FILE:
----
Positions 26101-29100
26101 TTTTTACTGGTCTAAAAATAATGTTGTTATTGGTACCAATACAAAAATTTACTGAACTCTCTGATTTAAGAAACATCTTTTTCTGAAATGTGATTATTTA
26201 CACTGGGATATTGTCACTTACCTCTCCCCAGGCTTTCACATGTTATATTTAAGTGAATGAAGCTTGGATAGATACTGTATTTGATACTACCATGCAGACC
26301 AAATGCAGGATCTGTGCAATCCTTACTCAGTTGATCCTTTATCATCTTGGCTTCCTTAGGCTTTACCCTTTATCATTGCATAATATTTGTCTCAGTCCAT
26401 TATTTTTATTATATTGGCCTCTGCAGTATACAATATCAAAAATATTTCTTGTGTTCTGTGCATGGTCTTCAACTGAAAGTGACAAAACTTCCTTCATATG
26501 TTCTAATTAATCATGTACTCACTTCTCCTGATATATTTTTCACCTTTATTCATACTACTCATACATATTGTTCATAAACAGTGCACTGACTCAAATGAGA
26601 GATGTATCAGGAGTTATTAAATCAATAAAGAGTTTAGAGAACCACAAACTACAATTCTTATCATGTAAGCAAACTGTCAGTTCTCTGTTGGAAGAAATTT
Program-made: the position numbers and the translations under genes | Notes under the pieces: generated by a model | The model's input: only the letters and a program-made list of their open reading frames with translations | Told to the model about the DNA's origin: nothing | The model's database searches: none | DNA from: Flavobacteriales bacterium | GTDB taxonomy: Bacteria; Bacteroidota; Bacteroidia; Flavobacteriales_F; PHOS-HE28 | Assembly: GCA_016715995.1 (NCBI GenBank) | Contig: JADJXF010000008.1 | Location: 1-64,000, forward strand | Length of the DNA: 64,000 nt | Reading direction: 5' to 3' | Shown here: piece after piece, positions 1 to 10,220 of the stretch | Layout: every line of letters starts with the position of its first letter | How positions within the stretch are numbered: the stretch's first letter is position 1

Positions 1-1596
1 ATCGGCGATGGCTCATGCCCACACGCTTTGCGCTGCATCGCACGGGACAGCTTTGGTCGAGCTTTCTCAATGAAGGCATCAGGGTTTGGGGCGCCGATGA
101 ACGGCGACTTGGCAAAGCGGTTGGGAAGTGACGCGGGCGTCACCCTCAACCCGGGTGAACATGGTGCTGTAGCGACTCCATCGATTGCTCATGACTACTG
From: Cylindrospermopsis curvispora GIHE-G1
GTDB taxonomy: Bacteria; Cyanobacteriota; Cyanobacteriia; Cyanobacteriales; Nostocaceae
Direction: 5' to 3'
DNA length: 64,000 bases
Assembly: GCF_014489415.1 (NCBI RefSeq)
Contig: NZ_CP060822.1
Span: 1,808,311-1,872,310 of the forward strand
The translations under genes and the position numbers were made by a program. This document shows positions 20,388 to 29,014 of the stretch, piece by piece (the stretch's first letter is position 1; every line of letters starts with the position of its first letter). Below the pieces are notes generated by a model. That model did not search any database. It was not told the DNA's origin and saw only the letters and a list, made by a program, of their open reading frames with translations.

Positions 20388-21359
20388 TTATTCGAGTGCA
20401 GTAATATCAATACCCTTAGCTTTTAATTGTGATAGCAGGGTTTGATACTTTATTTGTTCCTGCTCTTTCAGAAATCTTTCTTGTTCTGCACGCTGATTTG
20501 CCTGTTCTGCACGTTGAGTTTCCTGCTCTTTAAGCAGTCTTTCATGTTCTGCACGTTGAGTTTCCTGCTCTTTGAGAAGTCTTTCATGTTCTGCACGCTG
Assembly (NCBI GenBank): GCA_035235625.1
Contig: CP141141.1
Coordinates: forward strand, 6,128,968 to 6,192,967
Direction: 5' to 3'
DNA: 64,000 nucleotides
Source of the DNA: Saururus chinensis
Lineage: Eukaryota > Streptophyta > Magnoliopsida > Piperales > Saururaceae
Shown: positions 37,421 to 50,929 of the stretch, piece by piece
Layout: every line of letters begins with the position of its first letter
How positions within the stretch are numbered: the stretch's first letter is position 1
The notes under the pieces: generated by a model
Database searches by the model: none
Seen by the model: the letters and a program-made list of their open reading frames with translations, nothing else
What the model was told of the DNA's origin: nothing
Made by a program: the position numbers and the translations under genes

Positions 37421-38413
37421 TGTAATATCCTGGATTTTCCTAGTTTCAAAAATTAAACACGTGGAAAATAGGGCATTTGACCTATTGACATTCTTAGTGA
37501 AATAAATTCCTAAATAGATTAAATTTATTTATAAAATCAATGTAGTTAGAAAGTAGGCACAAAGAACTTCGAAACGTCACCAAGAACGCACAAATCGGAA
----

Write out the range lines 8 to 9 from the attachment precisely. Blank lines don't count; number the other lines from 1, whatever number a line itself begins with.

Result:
Program-made: the position numbers and the translations under genes | Notes under the pieces: generated by a model | The model's input: only the letters and a program-made list of their open reading frames with translations | Told to the model about the DNA's origin: nothing | The model's database searches: none | DNA from: Flavobacteriales bacterium | GTDB taxonomy: Bacteria; Bacteroidota; Bacteroidia; Flavobacteriales_F; PHOS-HE28 | Assembly: GCA_016715995.1 (NCBI GenBank) | Contig: JADJXF010000008.1 | Location: 1-64,000, forward strand | Length of the DNA: 64,000 nt | Reading direction: 5' to 3' | Shown here: piece after piece, positions 1 to 10,220 of the stretch | Layout: every line of letters starts with the position of its first letter | How positions within the stretch are numbered: the stretch's first letter is position 1

Positions 1-1596